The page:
ATLANTA — No one can say this is the same ol' Atlanta Hawks.
Tired of one year blending into the next, with little progress in either direction, the Hawks decided to take a dramatically different path heading into this season. Joe Johnson was traded. So was Marvin Williams.
Atlanta was left with a guard-dominated team that could be highly entertaining — certainly, scoring shouldn't be a problem — but may be hard-pressed to win as many games. New general manager Danny Ferry has put together a roster filled with expiring contracts, making it clear that he's got his eye more on the future than the present.
Still, coach Larry Drew believes the team has enough talent to make a run at its sixth straight playoff appearance. He refuses to call this a rebuilding year, even though he's one of those in the last year of his contract. The Hawks picked up his option year, but very pointedly didn't give him an extension.
"I'm looking at this as a very unique opportunity, not only for me but for this team," Drew said. "I'm not coming into this thing looking at it like we're starting over. We're going to build off what we've done in the past."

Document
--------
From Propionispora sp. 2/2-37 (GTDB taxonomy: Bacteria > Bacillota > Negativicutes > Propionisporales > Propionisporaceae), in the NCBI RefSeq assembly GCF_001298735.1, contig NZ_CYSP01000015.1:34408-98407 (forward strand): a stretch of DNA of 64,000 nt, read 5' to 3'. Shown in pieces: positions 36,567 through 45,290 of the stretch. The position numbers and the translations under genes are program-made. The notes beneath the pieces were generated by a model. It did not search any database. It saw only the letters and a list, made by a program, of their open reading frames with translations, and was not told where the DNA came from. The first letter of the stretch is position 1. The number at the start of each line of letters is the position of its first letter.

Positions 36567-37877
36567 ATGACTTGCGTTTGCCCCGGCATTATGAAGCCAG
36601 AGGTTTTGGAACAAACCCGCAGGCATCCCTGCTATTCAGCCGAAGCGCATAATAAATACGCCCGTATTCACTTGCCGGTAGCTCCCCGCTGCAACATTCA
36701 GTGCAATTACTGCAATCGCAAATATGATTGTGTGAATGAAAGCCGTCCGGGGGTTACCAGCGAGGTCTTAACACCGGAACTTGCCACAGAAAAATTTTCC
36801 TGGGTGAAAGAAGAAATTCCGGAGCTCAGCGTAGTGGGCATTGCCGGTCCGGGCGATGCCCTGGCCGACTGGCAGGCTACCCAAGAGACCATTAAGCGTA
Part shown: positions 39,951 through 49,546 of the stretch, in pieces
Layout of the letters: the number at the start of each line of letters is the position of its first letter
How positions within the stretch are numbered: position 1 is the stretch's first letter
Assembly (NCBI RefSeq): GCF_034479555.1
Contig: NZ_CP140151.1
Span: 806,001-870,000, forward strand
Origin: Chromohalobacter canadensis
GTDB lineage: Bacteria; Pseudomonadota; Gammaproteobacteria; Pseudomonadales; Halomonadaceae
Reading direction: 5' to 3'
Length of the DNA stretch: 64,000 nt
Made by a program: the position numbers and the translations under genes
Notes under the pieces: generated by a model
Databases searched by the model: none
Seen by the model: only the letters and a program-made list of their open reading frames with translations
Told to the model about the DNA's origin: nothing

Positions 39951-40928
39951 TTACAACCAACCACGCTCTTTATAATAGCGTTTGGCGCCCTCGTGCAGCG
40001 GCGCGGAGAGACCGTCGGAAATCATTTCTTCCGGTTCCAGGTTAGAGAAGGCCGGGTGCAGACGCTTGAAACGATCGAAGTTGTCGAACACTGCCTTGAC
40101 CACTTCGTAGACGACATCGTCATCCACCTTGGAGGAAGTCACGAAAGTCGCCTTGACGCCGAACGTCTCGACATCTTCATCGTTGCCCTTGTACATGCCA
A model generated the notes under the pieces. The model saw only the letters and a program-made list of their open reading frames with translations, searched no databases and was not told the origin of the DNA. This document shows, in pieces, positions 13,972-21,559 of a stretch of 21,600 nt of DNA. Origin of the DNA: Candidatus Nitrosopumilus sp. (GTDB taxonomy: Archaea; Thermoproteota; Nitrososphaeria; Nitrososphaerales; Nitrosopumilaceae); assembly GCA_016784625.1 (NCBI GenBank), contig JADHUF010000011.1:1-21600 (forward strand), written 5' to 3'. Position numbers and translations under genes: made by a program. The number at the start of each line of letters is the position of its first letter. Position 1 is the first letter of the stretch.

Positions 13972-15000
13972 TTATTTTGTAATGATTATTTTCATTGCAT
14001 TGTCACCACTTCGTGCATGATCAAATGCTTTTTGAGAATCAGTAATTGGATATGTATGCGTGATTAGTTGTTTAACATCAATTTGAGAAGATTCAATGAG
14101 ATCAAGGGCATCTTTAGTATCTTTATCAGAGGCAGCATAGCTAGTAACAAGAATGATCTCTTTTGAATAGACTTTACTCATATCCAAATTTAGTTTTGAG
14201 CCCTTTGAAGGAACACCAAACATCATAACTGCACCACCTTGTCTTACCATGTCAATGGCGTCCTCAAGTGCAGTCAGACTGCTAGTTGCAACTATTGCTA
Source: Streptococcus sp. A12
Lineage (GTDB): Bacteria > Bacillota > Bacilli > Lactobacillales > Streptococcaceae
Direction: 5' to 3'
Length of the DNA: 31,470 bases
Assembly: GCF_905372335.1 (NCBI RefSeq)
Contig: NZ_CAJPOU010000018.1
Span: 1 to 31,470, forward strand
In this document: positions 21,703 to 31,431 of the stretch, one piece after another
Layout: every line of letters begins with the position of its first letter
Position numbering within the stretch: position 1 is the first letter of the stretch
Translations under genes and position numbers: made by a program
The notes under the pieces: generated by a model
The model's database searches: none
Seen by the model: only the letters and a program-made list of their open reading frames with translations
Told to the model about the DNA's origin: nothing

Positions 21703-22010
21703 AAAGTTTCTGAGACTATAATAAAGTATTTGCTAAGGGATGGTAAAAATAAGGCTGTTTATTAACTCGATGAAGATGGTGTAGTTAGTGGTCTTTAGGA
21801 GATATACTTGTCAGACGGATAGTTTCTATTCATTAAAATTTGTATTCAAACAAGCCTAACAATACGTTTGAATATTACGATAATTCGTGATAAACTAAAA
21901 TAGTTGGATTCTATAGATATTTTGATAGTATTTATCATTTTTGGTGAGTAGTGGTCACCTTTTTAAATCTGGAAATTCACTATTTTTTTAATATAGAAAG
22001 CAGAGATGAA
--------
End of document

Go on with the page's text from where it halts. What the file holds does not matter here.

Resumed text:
Indeed, the Hawks have plenty of talented players. Josh Smith is coming off perhaps the best season of his career. Al Horford is a former All-Star who missed most of last season with a pectoral injury, but made a dramatic return in the playoffs. Jeff Teague is coming into his own as a point guard. Lou Williams, one of the league's top sixth men, was signed as a free agent.
But the roster Ferry assembled through trades and signings tilts heavily toward the backcourt. In addition to Teague and Williams, the Hawks also have guards Anthony Morrow, Kyle Korver, DeShawn Stevenson, Devin Harris and John Jenkins, the team's top draft pick. The result is almost certainly a three-guard starting lineup, augmented by a center (Horford) who is probably better suited to play power forward, and a power forward (Smith) who might be more effective as a small forward.